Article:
B-list: The most improbable major leaguers
One used to wash dishes at Outback Steakhouse and played semipro ball in an L.A. park league, another sold Christmas presents at a Nordstrom’s.
One went three seasons with a total of one big league hit – while playing for three different teams. Another stole 246 bases in the minors, but hadn’t gotten to first base in the big leagues since 2005.
One came back after missing two full seasons with a bad shoulder. One survived the loss of his mother to cancer, and the loss of his father in a scuba diving accident almost three years to the day his mother died.
One ate his way out of the big leagues. One could have gone to med school, took the law school exam just for fun, and got a better score than he did on his medical exams.
All of them, from Walter Silva, the ex-dishwasher, to Corky Miller, who couldn’t buy a hit, to Darren O’Day, smart enough to be either a doctor or a lawyer, are members of our All-Improbable Team, players who beat the odds and made the opening day rosters of their major league teams. This is not intended as an all-inclusive list, but all have a story worth telling.
Here’s the roster:
Released by the Mariners two years ago, Loux was working at a baseball facility in Gilbert, Ariz., training prospects when one of them asked if he wanted to throw a few. The owner of the facility, Rich Barker, happened by, liked what he saw, passed along word to an Angels scout, and Loux was signed to a minor league contract, Now, at age 29 and with three of the Angels’ starters on the disabled list, Loux is on an opening day roster for the first time.
Jakubauskas played mostly first base and the outfield at the University of Oklahoma until he lost his swing. “My swing left me,” he said in an interview. “It’s funny – when I say it, people laugh, but it just disappeared one day. I was thinking about hanging it up, but my mom and college roommate said, ‘Why don’t you start pitching again?’ ”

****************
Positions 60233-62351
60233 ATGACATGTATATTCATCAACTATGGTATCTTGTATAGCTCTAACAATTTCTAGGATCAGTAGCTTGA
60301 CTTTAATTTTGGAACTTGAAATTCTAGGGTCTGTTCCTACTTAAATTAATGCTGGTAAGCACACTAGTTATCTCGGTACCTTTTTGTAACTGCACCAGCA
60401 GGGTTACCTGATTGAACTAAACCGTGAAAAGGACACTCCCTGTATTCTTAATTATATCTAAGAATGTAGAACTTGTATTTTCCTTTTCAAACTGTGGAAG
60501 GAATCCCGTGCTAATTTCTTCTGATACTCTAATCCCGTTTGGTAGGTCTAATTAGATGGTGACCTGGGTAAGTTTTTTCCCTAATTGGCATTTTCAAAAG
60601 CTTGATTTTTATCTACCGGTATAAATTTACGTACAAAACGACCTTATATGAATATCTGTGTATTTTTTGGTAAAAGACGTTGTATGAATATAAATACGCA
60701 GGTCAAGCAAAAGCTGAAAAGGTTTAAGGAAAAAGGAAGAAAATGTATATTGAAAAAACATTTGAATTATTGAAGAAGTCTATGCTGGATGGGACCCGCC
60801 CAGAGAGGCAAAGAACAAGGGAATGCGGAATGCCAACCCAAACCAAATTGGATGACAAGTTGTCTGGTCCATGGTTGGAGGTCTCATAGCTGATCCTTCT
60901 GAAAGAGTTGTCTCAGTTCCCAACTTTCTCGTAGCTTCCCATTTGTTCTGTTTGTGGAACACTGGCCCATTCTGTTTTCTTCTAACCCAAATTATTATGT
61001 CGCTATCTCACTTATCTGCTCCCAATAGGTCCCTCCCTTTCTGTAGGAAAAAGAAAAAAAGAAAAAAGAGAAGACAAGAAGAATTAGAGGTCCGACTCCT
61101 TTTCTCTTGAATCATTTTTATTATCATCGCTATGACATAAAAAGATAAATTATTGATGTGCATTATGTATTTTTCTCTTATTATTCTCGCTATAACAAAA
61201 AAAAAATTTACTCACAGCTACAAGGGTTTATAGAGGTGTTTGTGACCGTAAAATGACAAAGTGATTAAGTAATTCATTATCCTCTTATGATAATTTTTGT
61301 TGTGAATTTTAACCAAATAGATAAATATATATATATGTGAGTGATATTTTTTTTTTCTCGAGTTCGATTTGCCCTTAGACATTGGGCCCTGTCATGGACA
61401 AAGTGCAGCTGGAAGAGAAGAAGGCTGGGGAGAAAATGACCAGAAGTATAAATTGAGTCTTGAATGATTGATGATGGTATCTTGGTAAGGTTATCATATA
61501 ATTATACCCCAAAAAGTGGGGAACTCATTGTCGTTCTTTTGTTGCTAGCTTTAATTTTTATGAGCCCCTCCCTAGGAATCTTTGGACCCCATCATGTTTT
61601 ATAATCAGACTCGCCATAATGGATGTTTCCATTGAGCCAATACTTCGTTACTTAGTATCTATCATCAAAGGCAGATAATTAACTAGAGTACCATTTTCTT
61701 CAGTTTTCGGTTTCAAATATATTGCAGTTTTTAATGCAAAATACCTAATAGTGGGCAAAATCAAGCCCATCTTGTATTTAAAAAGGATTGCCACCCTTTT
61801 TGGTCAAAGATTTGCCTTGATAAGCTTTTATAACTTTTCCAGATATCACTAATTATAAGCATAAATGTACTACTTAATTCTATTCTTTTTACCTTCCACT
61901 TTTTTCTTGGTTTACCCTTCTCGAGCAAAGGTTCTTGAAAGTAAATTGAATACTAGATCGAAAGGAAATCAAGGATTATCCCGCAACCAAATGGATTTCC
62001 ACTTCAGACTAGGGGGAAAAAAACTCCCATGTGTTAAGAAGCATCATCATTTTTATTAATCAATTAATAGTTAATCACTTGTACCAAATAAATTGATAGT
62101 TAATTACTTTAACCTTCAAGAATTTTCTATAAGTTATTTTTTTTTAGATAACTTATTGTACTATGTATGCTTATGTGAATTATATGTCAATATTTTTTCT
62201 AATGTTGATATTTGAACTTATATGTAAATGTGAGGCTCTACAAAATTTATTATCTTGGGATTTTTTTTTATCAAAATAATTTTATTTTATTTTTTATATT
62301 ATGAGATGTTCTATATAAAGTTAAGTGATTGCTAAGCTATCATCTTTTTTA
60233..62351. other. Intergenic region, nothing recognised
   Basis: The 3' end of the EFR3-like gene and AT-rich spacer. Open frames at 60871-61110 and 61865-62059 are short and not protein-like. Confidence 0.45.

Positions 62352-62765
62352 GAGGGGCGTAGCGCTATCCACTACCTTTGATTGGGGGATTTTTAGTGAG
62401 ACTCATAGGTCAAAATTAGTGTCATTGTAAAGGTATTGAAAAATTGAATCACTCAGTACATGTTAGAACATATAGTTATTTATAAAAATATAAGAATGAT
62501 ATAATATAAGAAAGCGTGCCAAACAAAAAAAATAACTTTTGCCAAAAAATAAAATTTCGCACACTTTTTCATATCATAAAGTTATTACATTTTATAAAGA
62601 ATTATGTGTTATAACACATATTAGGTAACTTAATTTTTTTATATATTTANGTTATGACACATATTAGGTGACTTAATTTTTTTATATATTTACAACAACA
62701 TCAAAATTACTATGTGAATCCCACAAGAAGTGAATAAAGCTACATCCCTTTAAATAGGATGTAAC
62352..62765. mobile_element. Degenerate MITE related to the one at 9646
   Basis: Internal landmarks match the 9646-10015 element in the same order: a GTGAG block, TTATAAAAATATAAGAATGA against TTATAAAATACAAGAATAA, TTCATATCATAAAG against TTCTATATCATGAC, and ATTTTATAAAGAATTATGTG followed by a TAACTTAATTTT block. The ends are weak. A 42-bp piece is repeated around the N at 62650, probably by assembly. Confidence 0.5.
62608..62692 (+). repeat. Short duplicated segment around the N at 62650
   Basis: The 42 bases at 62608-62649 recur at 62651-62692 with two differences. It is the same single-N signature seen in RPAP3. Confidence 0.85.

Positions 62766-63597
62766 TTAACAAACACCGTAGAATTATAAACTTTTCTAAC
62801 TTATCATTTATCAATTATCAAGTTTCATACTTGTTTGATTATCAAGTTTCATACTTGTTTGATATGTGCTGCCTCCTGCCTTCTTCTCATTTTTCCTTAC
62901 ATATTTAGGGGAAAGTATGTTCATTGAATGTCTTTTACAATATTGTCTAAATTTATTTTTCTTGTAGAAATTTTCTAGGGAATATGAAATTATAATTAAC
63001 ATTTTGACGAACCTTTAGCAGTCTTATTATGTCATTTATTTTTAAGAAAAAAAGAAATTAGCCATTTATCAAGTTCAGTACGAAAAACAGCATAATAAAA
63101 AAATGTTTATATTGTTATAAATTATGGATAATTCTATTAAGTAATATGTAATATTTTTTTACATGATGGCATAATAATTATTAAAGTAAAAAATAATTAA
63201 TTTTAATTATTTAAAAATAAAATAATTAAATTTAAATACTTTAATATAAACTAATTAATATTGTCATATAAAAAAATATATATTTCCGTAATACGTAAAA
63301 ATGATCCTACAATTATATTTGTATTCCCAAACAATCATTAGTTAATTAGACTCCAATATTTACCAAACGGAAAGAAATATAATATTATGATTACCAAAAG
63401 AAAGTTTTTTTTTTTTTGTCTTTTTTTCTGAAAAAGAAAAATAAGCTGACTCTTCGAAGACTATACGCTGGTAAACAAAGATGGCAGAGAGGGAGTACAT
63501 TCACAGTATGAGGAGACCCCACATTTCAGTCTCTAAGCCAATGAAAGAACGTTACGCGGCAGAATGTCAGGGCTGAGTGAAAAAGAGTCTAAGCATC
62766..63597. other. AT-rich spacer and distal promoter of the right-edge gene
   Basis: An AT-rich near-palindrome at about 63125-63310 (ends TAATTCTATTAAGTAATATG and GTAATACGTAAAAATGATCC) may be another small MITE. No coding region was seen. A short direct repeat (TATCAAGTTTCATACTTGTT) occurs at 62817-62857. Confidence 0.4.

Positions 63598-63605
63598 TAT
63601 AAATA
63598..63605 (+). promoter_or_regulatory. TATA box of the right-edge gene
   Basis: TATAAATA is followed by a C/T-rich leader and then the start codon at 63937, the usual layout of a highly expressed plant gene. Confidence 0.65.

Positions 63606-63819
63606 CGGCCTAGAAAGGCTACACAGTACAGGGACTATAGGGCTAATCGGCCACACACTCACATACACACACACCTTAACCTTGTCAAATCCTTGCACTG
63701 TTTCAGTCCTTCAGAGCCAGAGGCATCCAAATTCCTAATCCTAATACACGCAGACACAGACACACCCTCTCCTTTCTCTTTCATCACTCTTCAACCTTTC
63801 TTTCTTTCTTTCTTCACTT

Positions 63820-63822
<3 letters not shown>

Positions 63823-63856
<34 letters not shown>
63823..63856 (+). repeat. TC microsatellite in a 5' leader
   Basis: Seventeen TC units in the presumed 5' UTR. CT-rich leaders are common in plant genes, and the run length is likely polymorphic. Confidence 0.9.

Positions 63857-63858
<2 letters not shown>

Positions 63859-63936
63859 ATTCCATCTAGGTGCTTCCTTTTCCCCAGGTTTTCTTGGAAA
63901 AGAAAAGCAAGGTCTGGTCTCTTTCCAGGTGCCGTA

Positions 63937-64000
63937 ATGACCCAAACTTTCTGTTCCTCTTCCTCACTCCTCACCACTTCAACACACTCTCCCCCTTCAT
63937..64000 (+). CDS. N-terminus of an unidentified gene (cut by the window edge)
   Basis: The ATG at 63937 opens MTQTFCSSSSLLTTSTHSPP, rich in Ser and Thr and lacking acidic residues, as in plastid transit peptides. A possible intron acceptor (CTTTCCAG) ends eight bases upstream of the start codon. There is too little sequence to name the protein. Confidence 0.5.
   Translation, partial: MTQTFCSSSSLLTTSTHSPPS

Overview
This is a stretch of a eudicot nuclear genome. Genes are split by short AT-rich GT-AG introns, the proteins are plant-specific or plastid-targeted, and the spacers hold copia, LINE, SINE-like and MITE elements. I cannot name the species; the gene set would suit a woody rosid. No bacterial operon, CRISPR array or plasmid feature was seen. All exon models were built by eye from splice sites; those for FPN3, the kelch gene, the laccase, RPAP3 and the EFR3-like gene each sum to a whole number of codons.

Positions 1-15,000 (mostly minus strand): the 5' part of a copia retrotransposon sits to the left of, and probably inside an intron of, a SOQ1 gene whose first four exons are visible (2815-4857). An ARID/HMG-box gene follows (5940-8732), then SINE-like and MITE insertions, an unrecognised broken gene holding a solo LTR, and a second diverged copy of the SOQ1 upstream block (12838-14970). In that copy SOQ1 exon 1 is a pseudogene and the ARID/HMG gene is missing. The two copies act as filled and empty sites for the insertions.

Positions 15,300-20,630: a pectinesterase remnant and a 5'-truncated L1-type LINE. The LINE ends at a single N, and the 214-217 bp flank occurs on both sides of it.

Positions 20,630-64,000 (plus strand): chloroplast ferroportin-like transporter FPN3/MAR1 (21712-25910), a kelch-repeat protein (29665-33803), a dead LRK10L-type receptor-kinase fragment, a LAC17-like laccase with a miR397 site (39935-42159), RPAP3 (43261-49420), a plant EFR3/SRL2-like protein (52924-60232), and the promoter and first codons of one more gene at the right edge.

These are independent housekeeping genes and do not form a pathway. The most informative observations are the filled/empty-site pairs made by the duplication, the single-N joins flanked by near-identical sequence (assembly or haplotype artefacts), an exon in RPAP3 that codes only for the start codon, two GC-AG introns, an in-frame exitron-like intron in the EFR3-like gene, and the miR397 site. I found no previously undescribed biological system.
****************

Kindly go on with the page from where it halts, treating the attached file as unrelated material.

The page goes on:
Jakubauskas, who’d pitched in high school, was signed out of a tryout camp by an independent team, the Florence (Ky.) Freedom, managed by former big leaguer Chris Sabo. Jakubauskas pitched 4½ years in independent ball, and among the odd jobs he held was selling Christmas gifts at Nordstrom’s. He was signed by the Mariners in 2007, and at age 30, made his big league debut in relief against the Minnesota Twins on Wednesday.
3. Walter Silva, San Diego Padres
While a student at the College of the Desert in Palm Desert, Calif., nearly a decade ago, Silva washed dishes at Outback Steakhouse. He also played in a semipro league in Los Angeles for extra cash, while playing nearly year-round in the Mexican League. Two of his teammates on the Mazatlan team were brothers Adrian and Edgar Gonzalez, who recommended Silva to their big league employer, the Padres. San Diego signed Silva in February and he made his major league debut pitching against the Los Angeles Dodgers on Wednesday night, at the age of 32.
The most tattooed member of the All-Improbables, Roberts has adorned his left biceps with a double R and the inscription, “Only the Strong Survive.” A former 18th-round draft choice of the Blue Jays out of the University of Texas-Arlington, Roberts had played a total of 18 big league games in three seasons. The Diamondbacks had taken phenom-gone-flat James Skelton from the Tigers in the Rule 5 draft, but Roberts, a non-roster invitee to camp, impressed with his intensity and willingness to play anywhere; he even caught a game.
5. Corky Miller, Chicago White Sox